Loving Someone With Dementia
In the living room of 70-year-old Mr Colin Chong, pictures of his family of five decorate the wall. Among them are memories of the family celebrating birthdays, Colin and his wife, Joyce, on vacation and the pair’s wedding anniversary date.
These are happy memories for the Chong family, except that Joyce does not remember her three daughters' names, nor does she recall the date of her wedding anniversary.
Colin shares this poignant note with us in his home in Toa Payoh. Beside him, Joyce was having her breakfast, oblivious to the unfamiliar visitors in her home or the morning news on television. Colin sits next to her, regularly lifting her arm so that she remembers to eat the banana in her hand. On occasion, she smiles when Colin sings or talks to her, but for the most part, she seems lost in her own world.
12 years ago, Colin and their three daughters noticed that Joyce was becoming forgetful. They missed appointments as Joyce misremembered the details. She also started misplacing things such as keys. It was only after they consulted a doctor and did an MRI scan that they confirmed she was experiencing the onset of dementia.
Today, 67-year-old Joyce’s condition has advanced to a stage where she does not speak and needs assistance in regular daily activities such as brushing her teeth, dressing, and eating.
Despite this, Colin continues to shower her with love and affection.
“Even though she may have forgotten facts, she can still feel love. When I hug her, she is happy, and she smiles. She may not remember her daughters’ names, but she is still happy when she sees them. It is good to show your love because I know she can feel it,” Colin says.
Initially, as Joyce’s dementia advanced, Colin was flustered with why she didn’t even want to take care of regular hygiene such as showering or brushing her teeth. But as he learnt more about dementia through online research and by joining caregiver support groups, he has come to accept and adapt to some of her new habits and preferences.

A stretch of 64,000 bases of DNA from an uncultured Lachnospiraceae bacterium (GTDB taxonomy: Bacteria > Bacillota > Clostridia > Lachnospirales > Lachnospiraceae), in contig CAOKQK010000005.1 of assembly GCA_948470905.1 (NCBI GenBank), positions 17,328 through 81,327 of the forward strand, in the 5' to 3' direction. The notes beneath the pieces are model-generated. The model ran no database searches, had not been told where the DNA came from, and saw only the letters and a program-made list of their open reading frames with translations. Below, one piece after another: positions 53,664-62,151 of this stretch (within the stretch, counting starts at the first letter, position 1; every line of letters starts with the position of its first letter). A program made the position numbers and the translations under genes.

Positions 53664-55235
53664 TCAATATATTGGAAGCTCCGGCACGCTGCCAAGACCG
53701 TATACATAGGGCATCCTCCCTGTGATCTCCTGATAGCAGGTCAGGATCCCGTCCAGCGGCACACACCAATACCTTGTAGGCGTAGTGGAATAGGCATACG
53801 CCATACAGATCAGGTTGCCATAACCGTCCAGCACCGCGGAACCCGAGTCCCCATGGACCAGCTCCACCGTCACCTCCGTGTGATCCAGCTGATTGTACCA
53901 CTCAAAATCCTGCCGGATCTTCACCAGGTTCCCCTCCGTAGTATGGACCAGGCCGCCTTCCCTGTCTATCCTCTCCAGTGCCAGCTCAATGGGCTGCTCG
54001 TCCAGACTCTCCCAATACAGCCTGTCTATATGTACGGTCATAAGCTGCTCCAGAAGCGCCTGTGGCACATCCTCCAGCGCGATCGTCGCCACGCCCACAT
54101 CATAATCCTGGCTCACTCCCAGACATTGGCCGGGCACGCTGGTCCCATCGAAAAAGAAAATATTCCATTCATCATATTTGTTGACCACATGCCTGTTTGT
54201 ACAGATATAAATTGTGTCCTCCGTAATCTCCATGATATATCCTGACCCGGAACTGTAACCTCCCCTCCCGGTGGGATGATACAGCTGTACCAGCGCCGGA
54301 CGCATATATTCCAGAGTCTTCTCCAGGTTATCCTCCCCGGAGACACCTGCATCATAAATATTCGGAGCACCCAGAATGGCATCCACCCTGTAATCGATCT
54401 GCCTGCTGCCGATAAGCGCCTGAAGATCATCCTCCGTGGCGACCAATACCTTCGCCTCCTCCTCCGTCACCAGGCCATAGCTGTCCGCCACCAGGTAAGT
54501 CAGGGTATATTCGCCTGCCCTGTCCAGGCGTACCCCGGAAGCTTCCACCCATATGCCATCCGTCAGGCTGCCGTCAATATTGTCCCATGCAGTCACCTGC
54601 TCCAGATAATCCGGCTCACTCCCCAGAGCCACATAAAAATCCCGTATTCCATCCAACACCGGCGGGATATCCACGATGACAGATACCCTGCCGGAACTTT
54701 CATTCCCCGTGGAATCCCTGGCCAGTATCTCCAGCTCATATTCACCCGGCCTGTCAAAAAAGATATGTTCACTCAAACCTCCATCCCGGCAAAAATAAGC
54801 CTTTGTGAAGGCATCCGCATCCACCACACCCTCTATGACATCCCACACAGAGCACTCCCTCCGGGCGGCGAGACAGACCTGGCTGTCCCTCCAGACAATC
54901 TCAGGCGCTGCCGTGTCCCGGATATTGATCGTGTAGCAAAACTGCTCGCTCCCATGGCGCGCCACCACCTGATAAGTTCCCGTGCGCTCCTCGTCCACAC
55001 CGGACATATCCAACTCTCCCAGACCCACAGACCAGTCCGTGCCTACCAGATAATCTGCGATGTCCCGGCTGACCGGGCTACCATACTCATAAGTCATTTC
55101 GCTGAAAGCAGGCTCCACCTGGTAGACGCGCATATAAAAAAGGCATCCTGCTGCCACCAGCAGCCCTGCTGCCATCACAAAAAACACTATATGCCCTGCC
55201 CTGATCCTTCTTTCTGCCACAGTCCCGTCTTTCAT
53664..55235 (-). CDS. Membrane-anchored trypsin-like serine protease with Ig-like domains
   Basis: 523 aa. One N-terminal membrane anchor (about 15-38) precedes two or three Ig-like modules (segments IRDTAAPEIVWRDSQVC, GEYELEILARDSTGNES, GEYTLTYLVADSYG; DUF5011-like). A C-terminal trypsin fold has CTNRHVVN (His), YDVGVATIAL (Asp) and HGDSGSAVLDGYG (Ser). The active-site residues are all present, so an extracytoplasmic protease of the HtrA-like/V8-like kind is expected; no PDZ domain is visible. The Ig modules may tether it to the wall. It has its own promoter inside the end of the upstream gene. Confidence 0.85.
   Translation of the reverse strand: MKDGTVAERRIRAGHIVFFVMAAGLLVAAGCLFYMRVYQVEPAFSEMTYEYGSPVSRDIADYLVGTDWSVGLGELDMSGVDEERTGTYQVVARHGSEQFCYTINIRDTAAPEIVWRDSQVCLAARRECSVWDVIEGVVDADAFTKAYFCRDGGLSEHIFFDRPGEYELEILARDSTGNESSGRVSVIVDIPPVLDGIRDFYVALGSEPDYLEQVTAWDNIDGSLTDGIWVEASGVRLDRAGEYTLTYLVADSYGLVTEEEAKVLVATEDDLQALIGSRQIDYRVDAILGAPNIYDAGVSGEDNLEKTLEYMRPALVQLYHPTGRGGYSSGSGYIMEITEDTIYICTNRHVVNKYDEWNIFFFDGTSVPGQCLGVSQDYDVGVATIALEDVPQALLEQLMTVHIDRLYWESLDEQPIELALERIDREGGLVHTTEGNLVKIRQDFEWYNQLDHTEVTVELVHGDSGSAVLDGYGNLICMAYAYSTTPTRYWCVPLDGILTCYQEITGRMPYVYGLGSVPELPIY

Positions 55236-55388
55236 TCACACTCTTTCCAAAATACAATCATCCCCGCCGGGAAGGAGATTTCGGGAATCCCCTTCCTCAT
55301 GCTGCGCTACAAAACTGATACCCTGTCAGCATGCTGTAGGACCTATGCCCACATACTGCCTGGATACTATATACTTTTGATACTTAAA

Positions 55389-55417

Instead of telling her the right way to do things, he observed her actions and adjusted his ways. For instance, when it comes to brushing her teeth, he notices that she cannot complete the whole process on her own. What Colin did to coax her to brush her own teeth was to squeeze the toothpaste onto her toothbrush and put it in her hand near her mouth. It worked.
Maintaining a Routine and Doing Things She Enjoys
As dementia is caused by abnormal brain changes, it affects a person’s memory, thinking and reasoning skills. When placed out of the person’s comfort zone, she may get upset and anxious, but familiarity can take the anxiety away. This is why Colin maintains a regular routine with Joyce, and continues doing things she loved in the past.
One of these familiar activities is badminton. The sport was one of Joyce’s favourite activities, and after the diagnosis, Colin made it a point to have a game with her twice a week.
Joyce enjoyed the sessions and Colin felt that the exercise would be good for her as well. It was only earlier this year that they stopped playing after she developed problems judging distance, which is another symptom of dementia.
It was also around this time that Colin, who had been Joyce’s sole caregiver for the last 12 years, decided to explore community care options. As he turned 70 this year, Colin worries that he may not be able to cope with the demands of being Joyce’s sole caregiver, while also managing his pharmaceutical business.
At the centre, Joyce is looked after by a care team and participates in exercises, games, and therapy sessions. Colin feels that Joyce is able to be engaged physically and mentally at the centre.
The Importance of Caregiver Respite
The time Joyce spend at the centre is also a form of respite for Colin. He uses that time to manage his business, which he now runs from home, and to take a break from caregiving duties. In addition, he continues to meet up with friends for badminton twice a week to maintain his fitness level.
“I think it is important for caregivers to take care of their health. If something happens to the caregiver, it will affect the person you are caring for,” Colin says.
While there is currently no cure for dementia, Colin is optimistic. He continues engaging with the Alzheimer’s community, participates in seminars, and shares ideas with other caregivers of loved ones with dementia. To him, dementia does not necessarily mean “the end”.
“I’m a chemist by training, and based on all the research that I’ve read, I am hopeful that perhaps a cure may be developed in the next few years. I don’t know if that will happen, but it is something I can hope for,” Colin says.
“Until then, I will continue to take care of her every day. When she’s happy, I am happy too.”